May 8, 2021

They traveled through the Phrygian and Galatian territory because they had been prevented by the Holy Spirit from preaching the message in the province of Asia. When they came to Mysia, they tried to go on into Bithynia, but the Spirit of Jesus did not allow them. (Acts 16:6-7)

Acts of the Apostles presents the marvelous way the Holy Spirit guided the early church’s life and activity ‒ in the preaching of the apostles, and the wonders worked in the name of the Lord Jesus the spread of the Gospel throughout the ancient world. As we read Luke’s account, we see the Spirit opening doors for the church, most notably in the outreach to the Gentiles, and at times closing them, as in today’s passage. Why would this be?

The Holy Spirit reads the mind and heart and sees things as God sees them, not as we do. Two things can be especially operative in why the Spirit closes a door. It may not be the “right time,” the proper moment to act on an intuition. Or there may be something else that has higher priority or urgency in God’s plan. Ultimately, it is about fulfilling God’s will in God’s time!

In 1865, Saint Peter Julian Eymard envisioned a bold project for his young Congregation: transforming the Cenacle in Jerusalem, where Jesus celebrated the Last Supper and instituted the memorial of his death and resurrection, into a center of prayer and spirituality. What better place for Blessed Sacrament Religious to be present than in the upper room, origin of the Eucharist, and the church’s universal mission! It was not to be.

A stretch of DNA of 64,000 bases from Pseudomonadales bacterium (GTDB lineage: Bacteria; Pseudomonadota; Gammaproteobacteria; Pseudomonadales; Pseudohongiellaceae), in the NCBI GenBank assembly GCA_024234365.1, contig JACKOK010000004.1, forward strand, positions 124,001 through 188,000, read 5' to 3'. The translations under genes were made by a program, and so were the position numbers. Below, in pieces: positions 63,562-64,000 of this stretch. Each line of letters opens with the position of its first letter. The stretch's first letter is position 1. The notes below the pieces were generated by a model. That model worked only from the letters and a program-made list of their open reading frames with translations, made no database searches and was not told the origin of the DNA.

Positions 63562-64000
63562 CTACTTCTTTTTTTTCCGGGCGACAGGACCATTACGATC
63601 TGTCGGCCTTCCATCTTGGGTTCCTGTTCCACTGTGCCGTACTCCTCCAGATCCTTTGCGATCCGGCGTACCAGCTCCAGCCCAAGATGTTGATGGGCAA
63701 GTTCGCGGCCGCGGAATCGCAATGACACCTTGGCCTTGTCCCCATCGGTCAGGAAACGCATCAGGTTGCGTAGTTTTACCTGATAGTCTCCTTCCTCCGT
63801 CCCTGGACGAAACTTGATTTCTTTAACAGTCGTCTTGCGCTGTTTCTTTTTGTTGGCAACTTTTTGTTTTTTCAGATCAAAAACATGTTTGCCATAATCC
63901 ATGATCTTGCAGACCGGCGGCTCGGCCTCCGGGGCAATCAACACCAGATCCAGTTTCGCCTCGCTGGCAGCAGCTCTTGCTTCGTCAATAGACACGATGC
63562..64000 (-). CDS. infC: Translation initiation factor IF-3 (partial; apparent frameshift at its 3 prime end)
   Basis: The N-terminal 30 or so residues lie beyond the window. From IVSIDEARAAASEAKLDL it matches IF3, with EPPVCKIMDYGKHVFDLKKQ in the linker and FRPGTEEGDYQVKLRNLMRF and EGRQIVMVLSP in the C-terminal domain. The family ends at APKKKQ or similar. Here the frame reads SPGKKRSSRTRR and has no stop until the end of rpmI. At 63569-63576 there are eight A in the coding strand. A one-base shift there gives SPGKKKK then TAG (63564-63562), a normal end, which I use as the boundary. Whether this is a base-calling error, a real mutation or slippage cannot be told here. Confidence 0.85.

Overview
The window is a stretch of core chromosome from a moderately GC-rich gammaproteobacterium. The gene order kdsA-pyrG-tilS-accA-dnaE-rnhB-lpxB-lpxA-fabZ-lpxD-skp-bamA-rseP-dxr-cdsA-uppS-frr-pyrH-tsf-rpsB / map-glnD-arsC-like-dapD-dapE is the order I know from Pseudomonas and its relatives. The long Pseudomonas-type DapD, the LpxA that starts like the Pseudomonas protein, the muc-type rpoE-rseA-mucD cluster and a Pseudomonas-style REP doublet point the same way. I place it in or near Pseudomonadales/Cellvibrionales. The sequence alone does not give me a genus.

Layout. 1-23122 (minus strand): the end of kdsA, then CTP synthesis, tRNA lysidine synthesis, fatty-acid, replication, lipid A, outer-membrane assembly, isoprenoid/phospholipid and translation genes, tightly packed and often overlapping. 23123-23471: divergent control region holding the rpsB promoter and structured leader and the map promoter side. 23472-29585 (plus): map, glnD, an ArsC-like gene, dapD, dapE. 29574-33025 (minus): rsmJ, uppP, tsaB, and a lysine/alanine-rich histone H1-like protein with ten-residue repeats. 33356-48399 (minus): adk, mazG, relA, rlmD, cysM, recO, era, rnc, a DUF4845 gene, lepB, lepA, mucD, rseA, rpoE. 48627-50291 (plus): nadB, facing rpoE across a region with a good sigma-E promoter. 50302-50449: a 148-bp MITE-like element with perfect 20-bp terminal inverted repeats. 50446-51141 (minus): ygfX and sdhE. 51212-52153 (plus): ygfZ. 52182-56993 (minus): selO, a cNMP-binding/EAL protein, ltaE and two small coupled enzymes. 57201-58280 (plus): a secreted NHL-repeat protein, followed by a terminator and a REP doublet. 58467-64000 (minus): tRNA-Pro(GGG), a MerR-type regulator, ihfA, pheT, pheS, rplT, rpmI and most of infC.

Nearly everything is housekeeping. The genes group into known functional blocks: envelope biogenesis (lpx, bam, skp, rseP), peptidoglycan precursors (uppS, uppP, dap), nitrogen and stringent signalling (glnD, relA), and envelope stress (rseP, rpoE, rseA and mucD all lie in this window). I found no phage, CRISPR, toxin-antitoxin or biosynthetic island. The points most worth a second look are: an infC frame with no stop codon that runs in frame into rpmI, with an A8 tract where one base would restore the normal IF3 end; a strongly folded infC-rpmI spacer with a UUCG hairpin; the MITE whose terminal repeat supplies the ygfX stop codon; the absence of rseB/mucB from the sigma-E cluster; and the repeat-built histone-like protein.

Instead, God sowed in Eymard’s heart the grace of the “gift of self,” a complete union with Christ in his self-giving and the fruit of an integrated Eucharistic life. Has God closed a door in your life and caused something else to emerge?

Let us pray:

Lead me, God, to know your will and to do it only as you desire. Amen.


charistic Reflection – Center for Eucharistic Evangelizing (eucharisticevangelizing.com)
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About Anthony Schueller, SSS

Father Anthony Schueller was the Provincial Superior of the Province of Saint Ann of the Congregation of the Blessed Sacrament and the editor of Emmanuel.